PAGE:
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Game Changer

Dick’s Sporting Goods knocks it out of the park with House of Sport, a new experiential concept that redefines the notion of service.




JUST AS AMERICANS, bored and anxious during pandemic lockdown, collectively revisited their love affair with outdoor activities and sports, Dick’s Sporting Goods (Coraopolis, Pa.) introduced its new House of Sport concept, focused on multi-sport experiences, better shopper engagement and elevated customer service.

The first location, a single-level store spanning 100,000 square feet, opened at the Eastview Mall in Victor, N.Y., in April 2021 and was followed by an equally large two-story flagship that opened in Knoxville, Tenn., in late May. Though both locations opened their doors this spring, the original launch date for the Victor store was delayed from the previous fall due to Covid.

An outdoor turf field and in-store health and wellness area support athletes’ fitness goals from start to finish.

An outdoor turf field and in-store health and wellness area support athletes’ fitness goals from start to finish.

“What’s interesting is we actually kicked off this work in 2018, so it has been underway for more than two years,” explains Toni Roeller, SVP, In-Store Environment, Dick’s Sporting Goods. “We started thinking about the fact that there’s no better time to evaluate how your brand shows up than when you already know that your brand is loved and is a big part of the customer’s life.”

Part of that exercise involved unpacking how Dick’s customers shop online, how they consume content and how they engage with brick-and-mortar stores. The opportunity, explains Roeller, lay in the idea of better connecting each of those touchpoints across channels.

With that goal in mind, DSG began six months of deep consumer insights and strategy work with WD Partners (Dublin, Ohio). Designers and strategists looked at what it would take to reimagine the DSG brand for its athletes and elevate the customer experience based on four pillars – experience, service, community and product.

“We took that as our guiding principle and started thinking about what it would mean if we reinvented our brick-and-mortar experience [while] ensuring that we were able to meet the needs of our customers online as well. What would that kind of push and pull between digital and physical really look like?”


Understanding that many customers do their product research online and then visit the store to actually try out the product, the Dick’s team decided to build on that idea and create in-store experiential elements that would not only offer product trials but would also deliver the memorable experiences consumers crave.

First on the list is a regulation-size turf field (17,000 square feet in Victor, 24,000 square feet in Knoxville) that’s surrounded by an Olympic-grade track, which happens to double as an ice skating rink in winter, that’s open to individuals and local teams alike.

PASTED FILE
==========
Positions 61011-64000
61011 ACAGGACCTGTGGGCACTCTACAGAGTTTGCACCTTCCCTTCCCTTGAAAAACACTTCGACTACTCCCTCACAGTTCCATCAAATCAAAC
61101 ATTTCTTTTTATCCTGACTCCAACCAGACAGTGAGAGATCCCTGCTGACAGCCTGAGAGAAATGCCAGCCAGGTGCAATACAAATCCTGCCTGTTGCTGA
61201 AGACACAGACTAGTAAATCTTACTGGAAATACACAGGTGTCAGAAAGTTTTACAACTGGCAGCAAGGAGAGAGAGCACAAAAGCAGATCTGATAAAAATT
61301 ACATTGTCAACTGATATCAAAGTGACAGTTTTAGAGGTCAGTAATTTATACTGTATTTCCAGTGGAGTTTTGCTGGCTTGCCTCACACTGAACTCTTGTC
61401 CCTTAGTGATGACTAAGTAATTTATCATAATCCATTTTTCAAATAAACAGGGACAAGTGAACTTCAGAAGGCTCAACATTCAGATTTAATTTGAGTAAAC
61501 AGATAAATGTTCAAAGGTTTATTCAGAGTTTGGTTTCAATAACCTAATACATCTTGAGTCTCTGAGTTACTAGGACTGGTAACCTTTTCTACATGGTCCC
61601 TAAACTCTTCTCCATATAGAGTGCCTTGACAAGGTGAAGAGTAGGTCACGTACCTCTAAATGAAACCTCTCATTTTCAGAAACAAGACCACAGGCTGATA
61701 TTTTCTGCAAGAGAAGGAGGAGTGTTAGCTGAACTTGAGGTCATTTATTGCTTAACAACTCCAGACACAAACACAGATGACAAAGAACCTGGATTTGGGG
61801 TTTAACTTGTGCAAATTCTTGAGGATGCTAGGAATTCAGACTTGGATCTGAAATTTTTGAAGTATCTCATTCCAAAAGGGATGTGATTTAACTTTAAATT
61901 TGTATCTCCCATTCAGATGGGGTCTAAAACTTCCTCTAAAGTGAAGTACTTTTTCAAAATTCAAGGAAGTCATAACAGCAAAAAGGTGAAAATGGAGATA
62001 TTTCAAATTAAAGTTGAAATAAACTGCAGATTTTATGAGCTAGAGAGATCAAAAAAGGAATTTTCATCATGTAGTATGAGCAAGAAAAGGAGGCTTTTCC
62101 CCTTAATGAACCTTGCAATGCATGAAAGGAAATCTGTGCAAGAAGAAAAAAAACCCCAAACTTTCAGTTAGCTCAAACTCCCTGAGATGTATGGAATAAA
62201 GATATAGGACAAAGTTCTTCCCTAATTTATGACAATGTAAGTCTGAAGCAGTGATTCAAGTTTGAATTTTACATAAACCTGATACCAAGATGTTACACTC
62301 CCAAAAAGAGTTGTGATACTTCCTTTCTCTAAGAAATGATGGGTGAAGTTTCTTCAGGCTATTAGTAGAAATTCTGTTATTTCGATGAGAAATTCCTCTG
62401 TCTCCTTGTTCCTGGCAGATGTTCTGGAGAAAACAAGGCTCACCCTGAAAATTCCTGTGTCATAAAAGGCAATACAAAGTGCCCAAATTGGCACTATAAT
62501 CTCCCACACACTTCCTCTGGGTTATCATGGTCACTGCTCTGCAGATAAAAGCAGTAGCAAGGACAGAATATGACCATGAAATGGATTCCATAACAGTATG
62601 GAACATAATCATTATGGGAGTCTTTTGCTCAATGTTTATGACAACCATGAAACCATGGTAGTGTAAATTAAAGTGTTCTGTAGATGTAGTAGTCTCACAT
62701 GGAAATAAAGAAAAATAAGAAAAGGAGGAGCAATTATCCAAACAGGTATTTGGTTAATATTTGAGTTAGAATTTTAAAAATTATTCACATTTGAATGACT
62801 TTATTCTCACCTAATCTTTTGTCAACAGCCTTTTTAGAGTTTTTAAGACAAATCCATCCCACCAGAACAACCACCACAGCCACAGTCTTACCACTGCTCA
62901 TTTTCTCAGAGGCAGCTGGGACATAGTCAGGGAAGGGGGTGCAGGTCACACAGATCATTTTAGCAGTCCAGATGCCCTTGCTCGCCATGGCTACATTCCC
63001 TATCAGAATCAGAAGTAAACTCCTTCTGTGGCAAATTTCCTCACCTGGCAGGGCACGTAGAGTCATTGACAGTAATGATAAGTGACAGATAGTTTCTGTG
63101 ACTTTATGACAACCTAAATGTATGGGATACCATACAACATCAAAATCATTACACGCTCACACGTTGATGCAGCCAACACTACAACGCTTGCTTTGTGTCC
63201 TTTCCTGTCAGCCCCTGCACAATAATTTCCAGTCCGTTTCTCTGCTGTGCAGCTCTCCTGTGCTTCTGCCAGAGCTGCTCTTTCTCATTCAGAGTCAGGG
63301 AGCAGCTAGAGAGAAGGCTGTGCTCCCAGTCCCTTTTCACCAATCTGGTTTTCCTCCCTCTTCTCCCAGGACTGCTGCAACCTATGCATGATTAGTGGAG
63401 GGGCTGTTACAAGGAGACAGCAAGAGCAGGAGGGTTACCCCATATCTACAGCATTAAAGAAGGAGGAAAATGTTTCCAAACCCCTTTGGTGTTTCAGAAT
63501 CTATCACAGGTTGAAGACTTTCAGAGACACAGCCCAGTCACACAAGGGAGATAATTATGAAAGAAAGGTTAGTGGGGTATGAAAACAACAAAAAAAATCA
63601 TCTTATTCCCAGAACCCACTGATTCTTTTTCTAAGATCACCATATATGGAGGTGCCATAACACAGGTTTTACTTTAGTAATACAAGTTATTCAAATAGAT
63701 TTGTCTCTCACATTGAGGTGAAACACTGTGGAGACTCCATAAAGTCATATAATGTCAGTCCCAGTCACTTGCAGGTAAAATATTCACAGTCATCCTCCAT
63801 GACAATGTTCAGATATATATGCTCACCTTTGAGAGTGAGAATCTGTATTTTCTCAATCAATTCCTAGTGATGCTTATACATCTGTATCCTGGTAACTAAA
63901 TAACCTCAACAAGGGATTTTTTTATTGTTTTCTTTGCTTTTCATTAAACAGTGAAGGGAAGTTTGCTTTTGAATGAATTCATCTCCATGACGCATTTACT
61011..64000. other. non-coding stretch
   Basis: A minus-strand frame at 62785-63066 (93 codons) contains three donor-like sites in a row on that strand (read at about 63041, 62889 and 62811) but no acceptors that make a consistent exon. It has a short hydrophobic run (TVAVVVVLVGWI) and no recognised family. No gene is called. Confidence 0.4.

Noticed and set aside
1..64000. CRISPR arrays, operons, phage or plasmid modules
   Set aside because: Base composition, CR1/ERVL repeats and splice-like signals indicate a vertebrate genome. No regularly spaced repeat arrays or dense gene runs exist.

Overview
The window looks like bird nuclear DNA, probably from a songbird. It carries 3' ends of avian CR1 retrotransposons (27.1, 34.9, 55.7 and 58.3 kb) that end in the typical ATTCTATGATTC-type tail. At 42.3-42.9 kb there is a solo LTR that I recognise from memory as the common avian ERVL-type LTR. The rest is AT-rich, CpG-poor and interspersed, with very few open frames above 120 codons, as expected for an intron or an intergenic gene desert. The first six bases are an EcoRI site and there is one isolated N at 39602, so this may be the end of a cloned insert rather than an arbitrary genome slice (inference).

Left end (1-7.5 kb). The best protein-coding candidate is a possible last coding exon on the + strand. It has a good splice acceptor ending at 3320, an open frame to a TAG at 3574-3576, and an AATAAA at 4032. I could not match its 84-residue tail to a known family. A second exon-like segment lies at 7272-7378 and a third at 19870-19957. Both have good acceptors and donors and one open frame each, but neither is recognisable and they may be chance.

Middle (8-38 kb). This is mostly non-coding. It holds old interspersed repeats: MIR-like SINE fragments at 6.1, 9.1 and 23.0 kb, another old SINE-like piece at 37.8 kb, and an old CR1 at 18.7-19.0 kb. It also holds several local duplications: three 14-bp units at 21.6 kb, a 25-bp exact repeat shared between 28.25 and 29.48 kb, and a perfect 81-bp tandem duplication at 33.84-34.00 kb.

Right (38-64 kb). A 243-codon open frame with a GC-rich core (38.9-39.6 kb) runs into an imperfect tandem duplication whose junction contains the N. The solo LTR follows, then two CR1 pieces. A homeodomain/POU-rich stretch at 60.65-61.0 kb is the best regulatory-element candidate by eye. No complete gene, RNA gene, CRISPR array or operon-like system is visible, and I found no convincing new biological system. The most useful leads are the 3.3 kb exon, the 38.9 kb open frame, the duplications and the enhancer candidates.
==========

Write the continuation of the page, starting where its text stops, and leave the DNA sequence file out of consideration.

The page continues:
“With the exception of rainy days, we’ll be able to use the fields virtually 365 days a year,” says Roeller. “Not only does it give our customers a different way to try out the product, but we’re also hosting myriad events so the community has a whole different place to engage, not only with their passion but with our brand.”

Indoors, a 32-foot rock climbing wall is available to walk-ins or by private appointment to test your strength and balance. For those new to the sport, classes are available as well as the opportunity to take part in a group exercise versus solo climbing. For athletes who prefer the greens, a golf pro shop, putting green and three hitting bays (powered by TrackMan virtual game simulators) help golfers level up their skills or find that perfect driver.

Baseball and softball aficionados will find batting cages with an automatic pitching machine to test out bats or work on their swing. Or they can immerse themselves in the first-ever “House of Cleats” that seasonally rotates product, to the tune of an impressive selection of 380-plus pairs.

A full-service equipment repair department that can be viewed from the sales floor adds a touch of retail theater, offering everything from breaking in baseball gloves, stringing lacrosse sticks and building/repairing bikes to product customization.

Another dedicated space supports the athlete’s health and wellness journey from nutrition to recovery. In addition to offering yoga classes and one-on-one wellness consultations, DSG has partnered with local juice companies to round out the experience.


The underlying strategy behind each of these experiences is to determine what elements resonate most with customers, so that they can be incorporated back into its fleet of DSG stores. Though both the Knoxville and Victor locations are the product of new ideas and a paradigm shift in the way Dick’s views its brick-and-mortar experience, they are first and foremost evolving test-and-learn exercises that will help the brand understand what’s truly important to the customer.

“It is so exciting to me to think about developing a space, staffing it with the right people, the right experiences, the right product,” says Roeller. “That to me is the definition of community, when you move someone from transaction to relationship.”

Photography: Courtesy of Dick’s Sporting Goods

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